Doctors, CDC say flu cases falling, hitting lowest numbers in years

Local News

LUBBOCK, TX — With peak flu season now in full swing, both the CDC and local doctors have said that as coronavirus cases continue to rage, cases of the influenza virus are falling and hitting record lows across the country.

It’s an unexpected side effect from the population’s efforts to wash hands, wear face masks and social distance.

“We’ve had significantly lower numbers of individuals coming in with the flu. We’ve been cautious. We’ve been testing folks because of COVID-19, but we have had a lot less cases that we’ve encountered this year,” Dr. Kirk Tiemann, a family medicine physician at Regal Park Medical Center, said.

Tiemann said that he’s seen local flu cases go down by at least 50 percent, some of the lowest numbers in years, and according to the CDC, downward turns like this are a trend nationwide.

The map below from the CDC shows flu activity across the U.S., and as of this week, it’s all in green, indicating minimal or low flu levels — highly unusual for this time of year.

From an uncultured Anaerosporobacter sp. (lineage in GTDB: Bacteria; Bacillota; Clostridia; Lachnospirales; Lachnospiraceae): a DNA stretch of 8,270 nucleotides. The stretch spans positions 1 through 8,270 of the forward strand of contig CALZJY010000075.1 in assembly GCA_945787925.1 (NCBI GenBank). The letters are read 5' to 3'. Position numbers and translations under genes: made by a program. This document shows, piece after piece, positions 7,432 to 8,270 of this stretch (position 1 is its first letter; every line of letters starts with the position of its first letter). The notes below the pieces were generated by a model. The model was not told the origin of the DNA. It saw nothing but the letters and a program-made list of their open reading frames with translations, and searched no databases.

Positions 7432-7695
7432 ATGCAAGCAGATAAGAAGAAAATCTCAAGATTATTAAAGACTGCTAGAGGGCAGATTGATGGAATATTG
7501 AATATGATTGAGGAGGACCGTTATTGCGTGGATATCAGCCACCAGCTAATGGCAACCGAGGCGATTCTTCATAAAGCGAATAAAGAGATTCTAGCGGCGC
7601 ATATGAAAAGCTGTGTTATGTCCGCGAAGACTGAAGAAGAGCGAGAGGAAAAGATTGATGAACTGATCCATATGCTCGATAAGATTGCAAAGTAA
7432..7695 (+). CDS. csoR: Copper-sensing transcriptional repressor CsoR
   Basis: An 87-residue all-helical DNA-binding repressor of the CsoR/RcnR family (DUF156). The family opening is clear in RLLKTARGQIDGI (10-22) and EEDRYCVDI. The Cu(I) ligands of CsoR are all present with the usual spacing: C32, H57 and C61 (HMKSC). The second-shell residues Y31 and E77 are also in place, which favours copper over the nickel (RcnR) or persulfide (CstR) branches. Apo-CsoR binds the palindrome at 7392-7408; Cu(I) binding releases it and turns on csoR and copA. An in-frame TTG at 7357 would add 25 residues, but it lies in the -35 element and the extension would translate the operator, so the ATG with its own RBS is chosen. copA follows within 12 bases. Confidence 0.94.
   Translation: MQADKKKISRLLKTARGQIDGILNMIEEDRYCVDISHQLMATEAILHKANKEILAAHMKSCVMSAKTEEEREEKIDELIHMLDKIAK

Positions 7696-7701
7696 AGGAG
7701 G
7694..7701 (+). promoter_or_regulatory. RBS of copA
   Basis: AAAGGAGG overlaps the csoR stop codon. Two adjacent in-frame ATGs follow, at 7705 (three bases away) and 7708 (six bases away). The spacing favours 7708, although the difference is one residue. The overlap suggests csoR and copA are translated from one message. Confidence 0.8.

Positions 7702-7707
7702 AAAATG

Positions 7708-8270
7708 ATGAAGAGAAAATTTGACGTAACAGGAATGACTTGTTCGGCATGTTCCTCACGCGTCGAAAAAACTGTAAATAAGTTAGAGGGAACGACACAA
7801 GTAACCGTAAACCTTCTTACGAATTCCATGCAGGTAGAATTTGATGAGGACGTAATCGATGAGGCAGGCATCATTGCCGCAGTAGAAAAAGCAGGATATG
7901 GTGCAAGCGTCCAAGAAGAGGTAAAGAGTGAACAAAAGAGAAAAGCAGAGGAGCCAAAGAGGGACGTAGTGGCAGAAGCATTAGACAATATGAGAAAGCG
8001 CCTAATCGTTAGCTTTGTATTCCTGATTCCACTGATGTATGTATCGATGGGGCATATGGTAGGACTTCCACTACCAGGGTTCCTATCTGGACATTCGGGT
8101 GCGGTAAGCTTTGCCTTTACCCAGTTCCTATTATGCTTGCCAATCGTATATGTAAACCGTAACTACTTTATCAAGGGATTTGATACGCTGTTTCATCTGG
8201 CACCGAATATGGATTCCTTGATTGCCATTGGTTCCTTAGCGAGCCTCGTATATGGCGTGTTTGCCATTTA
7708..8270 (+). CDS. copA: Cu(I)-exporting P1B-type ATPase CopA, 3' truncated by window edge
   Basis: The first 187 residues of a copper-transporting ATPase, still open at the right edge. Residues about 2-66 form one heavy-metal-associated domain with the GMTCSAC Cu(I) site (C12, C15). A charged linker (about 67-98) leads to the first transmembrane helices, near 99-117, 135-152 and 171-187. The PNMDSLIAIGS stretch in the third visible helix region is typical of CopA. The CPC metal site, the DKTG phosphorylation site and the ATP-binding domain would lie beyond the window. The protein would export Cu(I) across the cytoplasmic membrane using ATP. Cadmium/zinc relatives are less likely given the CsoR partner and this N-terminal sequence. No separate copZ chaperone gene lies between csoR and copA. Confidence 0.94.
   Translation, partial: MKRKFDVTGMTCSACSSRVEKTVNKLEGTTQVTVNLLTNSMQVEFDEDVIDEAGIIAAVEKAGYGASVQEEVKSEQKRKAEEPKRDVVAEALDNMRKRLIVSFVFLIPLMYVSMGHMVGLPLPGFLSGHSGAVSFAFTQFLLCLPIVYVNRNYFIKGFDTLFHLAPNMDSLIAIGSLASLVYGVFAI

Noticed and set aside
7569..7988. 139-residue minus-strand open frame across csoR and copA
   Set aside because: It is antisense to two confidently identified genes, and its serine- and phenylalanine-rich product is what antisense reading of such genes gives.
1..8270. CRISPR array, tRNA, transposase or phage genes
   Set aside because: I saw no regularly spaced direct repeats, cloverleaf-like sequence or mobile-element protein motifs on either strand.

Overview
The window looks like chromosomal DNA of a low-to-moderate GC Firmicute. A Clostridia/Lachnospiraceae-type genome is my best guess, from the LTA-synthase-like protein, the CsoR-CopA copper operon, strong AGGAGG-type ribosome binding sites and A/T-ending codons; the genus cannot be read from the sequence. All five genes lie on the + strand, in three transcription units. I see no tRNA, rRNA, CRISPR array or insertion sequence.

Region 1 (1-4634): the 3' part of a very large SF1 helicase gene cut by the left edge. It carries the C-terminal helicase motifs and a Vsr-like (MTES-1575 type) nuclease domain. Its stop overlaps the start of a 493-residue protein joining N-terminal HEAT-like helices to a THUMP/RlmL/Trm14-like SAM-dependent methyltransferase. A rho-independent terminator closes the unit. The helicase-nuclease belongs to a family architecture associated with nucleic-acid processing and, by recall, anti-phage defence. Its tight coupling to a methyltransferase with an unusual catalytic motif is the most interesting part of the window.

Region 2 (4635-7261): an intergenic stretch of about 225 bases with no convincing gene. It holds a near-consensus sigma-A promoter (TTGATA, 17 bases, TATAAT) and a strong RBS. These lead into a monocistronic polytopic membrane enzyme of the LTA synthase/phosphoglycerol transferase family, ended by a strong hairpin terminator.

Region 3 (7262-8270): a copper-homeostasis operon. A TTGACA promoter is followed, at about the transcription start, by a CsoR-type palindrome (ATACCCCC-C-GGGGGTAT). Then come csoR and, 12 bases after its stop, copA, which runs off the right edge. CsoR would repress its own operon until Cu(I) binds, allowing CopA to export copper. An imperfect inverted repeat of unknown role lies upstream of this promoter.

The reason the flu appears to be taking a backseat during the pandemic? It’s all thanks to the safety measures people have been using to combat coronavirus.

“I think the masks are definitely benefitting folks,” Tiemann said.

“Both flu and COVID-19, they spread in quite similar ways through droplets, and now since we’ve been doing a lot of social distancing, wearing masks … that has helped with the flu as well,” Dr. Prakash Shrestha, an infectious diseases physician and Medical Director for Infection Prevention for Covenant Health, said.

While both Tiemann and Shrestha said that for now, the country has seemed to narrowly avoid the dreaded “twindemic,” a flu pandemic on top of COVID-19, we’re not in the clear yet.

Shrestha said the last thing you want is to get a virus that could leave you more vulnerable to COVID-19.

“If you can at least avoid the flu, that would be great,” Shrestha said.

But since both viruses are so similar, Tiemann also offered some ways to distinguish between the two.

“Most of the time with the flu, you’re going to have a lot of body aches, chills, but with the coronavirus, we’re seeing people come in with shortness of breath … loss of taste and sense of smell,” Tiemann said.

The doctors added that it’s still not too late to get a flu shot. Peak flu season goes from December to February, but the influenza virus can last as late as May.

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